The UF Doctoral Dissertation Advisor/Mentoring Award recognizes faculty who excel at supporting graduate education and student research. Established in 2001, the award has never had a repeat winner — until this year. Russell Bauer, Ph.D., a professor in the College of Public Health and Health Professions, and Hartmut Derendorf, Ph.D., a distinguished professor and chair in the UF College of Pharmacy, became two-time award winners in 2018.
Russell Bauer, Ph.D., says that as he reflects on his mentoring philosophy he is reminded of the old adage: the key to success is to surround yourself with good people.
“I feel particularly fortunate to have worked with a group of outstanding young clinical psychology researchers-in-training who have made significant contributions not only to the culture of research in the department and beyond, but also to my own research program,” said Bauer, a professor and clinical training director in the department of clinical and health psychology. “I know that I have learned as much from them as they have learned from me.”
Bauer, who joined the department in 1980, has chaired 38 dissertation committees, co-chaired seven committees and served as a committee member on an additional 97 dissertation committees. His mentees have received numerous national awards and have gone on to postdoctoral and academic positions at prestigious institutions, including Brown, Dartmouth, Emory, Harvard and the Mayo Clinic. In the past year, Bauer’s students have published their work in several prestigious journals, including JAMA Neurology, Behavioral Neuroscience, Brain Imaging and Behavior, Neuroscience and Biobehavioral Reviews, American Journal of Sports Medicine and Journal of the International Neuropsychological Society.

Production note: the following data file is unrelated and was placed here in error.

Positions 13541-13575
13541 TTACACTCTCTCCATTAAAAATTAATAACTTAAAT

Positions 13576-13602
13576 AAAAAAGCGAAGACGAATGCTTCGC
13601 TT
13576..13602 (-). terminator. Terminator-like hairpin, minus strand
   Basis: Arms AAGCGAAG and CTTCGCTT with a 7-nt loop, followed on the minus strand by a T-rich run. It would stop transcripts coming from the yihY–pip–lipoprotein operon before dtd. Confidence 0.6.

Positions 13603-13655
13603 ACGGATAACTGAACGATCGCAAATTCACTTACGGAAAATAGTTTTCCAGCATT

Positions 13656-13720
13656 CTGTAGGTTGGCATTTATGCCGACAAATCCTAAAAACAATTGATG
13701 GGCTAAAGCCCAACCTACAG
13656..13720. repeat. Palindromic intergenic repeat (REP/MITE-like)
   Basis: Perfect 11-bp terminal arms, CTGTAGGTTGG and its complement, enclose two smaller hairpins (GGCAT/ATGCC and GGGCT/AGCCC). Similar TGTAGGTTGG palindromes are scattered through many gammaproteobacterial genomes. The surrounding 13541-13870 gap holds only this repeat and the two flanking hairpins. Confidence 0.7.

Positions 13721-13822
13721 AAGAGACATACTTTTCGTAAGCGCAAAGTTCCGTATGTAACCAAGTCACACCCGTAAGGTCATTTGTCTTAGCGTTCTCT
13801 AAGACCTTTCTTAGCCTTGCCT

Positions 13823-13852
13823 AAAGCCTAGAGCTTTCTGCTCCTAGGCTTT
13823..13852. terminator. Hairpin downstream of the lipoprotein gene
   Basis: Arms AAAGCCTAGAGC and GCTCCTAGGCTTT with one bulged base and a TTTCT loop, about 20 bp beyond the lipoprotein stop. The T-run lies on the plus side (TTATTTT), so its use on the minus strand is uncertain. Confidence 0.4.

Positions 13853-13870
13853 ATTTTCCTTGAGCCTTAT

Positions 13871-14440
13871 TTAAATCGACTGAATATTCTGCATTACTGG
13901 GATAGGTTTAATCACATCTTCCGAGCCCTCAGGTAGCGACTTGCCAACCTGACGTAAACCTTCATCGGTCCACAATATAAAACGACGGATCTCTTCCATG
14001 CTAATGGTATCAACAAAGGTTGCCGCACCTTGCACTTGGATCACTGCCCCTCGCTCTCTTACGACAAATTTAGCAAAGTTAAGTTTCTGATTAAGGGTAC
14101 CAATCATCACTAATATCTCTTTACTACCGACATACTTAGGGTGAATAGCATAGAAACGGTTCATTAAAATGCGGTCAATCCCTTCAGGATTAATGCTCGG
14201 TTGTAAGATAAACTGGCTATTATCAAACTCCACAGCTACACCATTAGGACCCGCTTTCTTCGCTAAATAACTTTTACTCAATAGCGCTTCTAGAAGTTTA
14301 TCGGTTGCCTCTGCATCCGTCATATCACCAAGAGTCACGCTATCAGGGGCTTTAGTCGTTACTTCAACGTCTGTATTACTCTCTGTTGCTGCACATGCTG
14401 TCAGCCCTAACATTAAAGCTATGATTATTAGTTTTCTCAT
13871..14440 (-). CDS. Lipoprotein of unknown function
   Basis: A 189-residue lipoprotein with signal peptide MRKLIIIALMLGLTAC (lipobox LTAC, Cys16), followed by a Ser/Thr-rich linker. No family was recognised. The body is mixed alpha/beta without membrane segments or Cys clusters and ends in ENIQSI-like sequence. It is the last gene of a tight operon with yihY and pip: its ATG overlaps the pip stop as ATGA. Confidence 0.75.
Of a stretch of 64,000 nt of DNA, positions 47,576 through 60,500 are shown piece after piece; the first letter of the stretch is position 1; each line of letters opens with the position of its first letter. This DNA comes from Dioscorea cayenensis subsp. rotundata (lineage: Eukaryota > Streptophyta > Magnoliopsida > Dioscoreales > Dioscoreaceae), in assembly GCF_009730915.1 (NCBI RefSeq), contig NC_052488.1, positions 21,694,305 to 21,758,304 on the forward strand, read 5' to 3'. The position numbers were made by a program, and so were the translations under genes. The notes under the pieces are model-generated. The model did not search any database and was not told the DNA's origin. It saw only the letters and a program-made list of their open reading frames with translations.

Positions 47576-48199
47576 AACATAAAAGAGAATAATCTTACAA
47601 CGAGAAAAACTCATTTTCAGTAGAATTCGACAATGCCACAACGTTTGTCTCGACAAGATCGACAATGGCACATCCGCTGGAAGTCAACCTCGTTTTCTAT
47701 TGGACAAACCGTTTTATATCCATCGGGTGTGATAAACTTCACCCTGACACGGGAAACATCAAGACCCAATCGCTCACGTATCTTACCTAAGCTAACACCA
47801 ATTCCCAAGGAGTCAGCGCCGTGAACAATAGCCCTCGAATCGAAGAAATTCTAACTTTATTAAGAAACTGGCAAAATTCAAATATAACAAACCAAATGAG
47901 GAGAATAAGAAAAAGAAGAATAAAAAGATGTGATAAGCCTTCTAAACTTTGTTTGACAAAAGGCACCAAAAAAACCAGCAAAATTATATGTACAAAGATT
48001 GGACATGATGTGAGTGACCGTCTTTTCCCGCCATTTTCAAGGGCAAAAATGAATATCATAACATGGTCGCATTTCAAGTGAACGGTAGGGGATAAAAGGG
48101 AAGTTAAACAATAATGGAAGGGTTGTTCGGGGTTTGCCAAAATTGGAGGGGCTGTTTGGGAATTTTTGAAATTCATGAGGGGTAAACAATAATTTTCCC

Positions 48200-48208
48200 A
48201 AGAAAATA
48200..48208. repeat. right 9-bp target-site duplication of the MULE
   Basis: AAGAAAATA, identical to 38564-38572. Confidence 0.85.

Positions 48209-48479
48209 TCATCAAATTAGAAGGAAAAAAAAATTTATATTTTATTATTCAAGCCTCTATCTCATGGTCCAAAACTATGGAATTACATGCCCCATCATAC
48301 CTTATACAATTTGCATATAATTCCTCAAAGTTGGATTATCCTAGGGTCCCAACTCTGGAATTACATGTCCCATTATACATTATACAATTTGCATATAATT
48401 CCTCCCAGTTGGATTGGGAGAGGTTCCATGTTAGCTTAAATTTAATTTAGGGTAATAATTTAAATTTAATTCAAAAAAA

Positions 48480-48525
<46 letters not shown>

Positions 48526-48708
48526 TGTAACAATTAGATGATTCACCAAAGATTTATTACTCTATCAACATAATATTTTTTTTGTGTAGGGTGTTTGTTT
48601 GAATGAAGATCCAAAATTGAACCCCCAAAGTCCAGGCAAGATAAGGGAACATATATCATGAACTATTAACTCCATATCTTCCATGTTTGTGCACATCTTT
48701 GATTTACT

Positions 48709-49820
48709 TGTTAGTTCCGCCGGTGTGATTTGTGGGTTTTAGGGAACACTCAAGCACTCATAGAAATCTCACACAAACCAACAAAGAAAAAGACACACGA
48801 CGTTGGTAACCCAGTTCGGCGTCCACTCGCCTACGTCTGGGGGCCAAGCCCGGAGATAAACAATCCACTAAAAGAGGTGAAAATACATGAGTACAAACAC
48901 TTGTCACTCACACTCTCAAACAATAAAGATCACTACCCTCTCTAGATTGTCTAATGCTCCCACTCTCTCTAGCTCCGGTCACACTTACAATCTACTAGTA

“In my view, successful mentors don’t just help students develop good dissertations,” said Bauer, who first won the doctoral mentoring award in 2003-2004. “They help students develop an inclination to engage in life-long learning and to make meaningful contributions to knowledge and to their communities during their career in science.”
Students say Bauer helps them manage the stress that comes with doctoral studies, encourages creativity, facilitates the exploration of new ideas and sparks a passion for science.
“He has consistently supported and assisted on project ideas and implementation over the past five years,” said Breton Asken, a clinical psychology doctoral student. “In retrospect, it is clear to me that several ideas I presented to him had little chance of success or achieving the ‘pie in the sky’ results I hoped. Rather than reject or dismiss, Dr. Bauer always exhibited patience and encouraged pursuit. As a result, I have developed a critical eye for realistic, focused and more impactful goals.”
Alumnus Taylor Kuhn, Ph.D., now an assistant project scientist at UCLA’s Semel Institute for Neurosciences & Human Behavior, recalls Bauer lent him important brain-behavior texts from his own library.
“He encouraged me to pursue answers to my questions through an understanding of the origins of our field,” Kuhn said. “He then riffed with me for at least an hour every week on the seemingly endless questions these books inspired.”